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52 Black Former Franchisees Sue McDonald’s, Alleging Discrimination

Sep 11, 2020

A group of 52 Black former McDonald’s franchisees filed a federal lawsuit early Tuesday morning, alleging that they were “denied equal opportunity to success” by the restaurant giant’s “systemic and covert racial discrimination.”

The complaint claims that McDonald’s sent Black franchisees on “financial suicide missions” by providing them with “misleading financial information” that steered them to neighborhoods with low sales volumes and high security and insurance costs.

The filing also alleges that Black franchisees were treated differently from their white counterparts in how McDonald’s graded their locations, required them to invest and rebuild in their restaurants, and denied them assistance during financial struggles.

As a result of these practices, say the plaintiffs, there has been a widening cash flow gap between McDonald’s Black franchisees and white franchisees—a gap the plaintiffs claim has more than tripled between 2010 and 2019.

The filing claims that the plaintiffs’ average annual sales were more than $700,000 less than McDonald’s national average, which led the plaintiffs to lose more than 200 stores with damages averaging between $4 million to $5 million per store.

“McDonald’s knew or should have known that these differential revenue and operating costs of Black-operated franchises as compared to white-operated franchises are not random or due to poor management,” the claim reads. “These differences are statistically significant and are the result of the historical racial bias and barriers built into the McDonald’s franchise system.”

In response to the filing, McDonald’s CEO Chris Kempczinski sent out a video message to employees and suppliers, saying, “Based upon our review, we disagree with the claims in this lawsuit, and we intend to strongly defend against it.”

The company also issued a statement, saying: “These allegations fly in the face of everything we stand for as an organization and as a partner to communities and small-business owners around the world. Not only do we categorically deny the allegations that these franchisees were unable to succeed because of any form of discrimination by McDonald’s, we are confident that the facts will show how committed we are to the diversity and equal opportunity of the McDonald’s System.”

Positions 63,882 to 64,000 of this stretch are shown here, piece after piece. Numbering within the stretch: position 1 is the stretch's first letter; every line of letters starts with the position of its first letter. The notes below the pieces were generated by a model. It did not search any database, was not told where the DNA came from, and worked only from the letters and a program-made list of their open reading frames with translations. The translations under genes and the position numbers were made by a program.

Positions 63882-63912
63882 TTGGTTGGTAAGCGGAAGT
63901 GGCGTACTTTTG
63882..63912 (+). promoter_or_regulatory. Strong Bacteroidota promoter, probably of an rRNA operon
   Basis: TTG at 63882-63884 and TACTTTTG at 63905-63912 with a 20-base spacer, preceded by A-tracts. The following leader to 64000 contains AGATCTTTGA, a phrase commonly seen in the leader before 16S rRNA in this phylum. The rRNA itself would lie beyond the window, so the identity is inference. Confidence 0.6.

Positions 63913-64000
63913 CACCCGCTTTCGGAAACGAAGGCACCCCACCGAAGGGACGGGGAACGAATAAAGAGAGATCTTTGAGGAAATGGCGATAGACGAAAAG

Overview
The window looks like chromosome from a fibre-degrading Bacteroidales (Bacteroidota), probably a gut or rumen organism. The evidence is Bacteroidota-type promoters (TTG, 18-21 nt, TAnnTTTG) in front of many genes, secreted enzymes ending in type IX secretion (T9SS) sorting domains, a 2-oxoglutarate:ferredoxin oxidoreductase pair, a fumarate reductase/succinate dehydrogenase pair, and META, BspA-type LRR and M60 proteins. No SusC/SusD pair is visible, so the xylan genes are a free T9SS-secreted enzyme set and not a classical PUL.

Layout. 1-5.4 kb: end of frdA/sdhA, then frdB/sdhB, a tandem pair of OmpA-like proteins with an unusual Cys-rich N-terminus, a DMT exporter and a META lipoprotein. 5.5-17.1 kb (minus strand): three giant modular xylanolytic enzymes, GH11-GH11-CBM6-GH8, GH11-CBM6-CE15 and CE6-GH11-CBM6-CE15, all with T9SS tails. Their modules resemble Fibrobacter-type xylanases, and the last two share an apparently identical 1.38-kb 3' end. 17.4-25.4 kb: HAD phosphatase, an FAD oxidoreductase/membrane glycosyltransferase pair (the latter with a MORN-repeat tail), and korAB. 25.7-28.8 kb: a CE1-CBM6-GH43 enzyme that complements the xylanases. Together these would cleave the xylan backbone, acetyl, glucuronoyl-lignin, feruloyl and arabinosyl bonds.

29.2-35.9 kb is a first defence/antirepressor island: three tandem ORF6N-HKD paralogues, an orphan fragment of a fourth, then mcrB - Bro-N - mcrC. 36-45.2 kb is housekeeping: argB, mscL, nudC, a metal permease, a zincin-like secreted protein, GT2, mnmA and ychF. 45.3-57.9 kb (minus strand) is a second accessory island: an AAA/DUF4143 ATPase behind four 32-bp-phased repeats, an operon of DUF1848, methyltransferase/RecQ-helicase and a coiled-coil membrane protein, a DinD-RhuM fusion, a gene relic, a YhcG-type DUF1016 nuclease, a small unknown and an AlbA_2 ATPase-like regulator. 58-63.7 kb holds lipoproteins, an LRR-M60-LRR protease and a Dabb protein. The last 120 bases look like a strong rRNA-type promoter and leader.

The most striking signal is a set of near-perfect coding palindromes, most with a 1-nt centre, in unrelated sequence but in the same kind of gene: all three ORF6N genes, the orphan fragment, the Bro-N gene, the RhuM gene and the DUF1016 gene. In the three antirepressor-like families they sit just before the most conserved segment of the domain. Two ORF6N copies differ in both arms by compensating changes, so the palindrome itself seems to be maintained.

The complaint claims that the number of Black franchisees was reduced by more than half between 1998 and 2019, from 377 to 186. McDonald’s, however, says that over the past several years there has been a consolidation of the total number of franchisees across all demographics, and that the overall representation of Black franchisees is “broadly unchanged.”

McDonald’s also said that Black franchisees, including the plaintiffs in the complaint, operate restaurants in all types of communities. The company said while it “may recommend locations, franchisees ultimately select the locations they wish to purchase.

Cash flow at restaurants owned by Black franchisees “has been improving, and McDonald’s is committed to working with franchisees to make improvements,” the company said in its statement. In July, the company announced a new diversity and inclusion plan.

The plaintiffs’ lawyer, James Ferraro, told Fortune that McDonald’s was made aware of the impending complaint earlier this summer, and that since that time the company has undertaken a “zealous PR campaign to clean up its image with reference to Black franchisees.”  

The complaint claims that McDonald’s branded itself as a “socially conscious company, committed to strengthening Black entrepreneurship, and embracing racial opportunity as a critical component of its corporate culture,” despite its “decades-long history of racial discrimination against its own Black franchisees.”

In January, two former McDonald’s executives sued the company, alleging that it fired Black leaders and pushed out Black franchisees.

McDonald’s is also locked in a legal battle with its former CEO Steve Easterbrook, who the company claims had physical sexual relationships with three McDonald’s employees and then was “knowingly untruthful with McDonald’s investigators” about those relationships.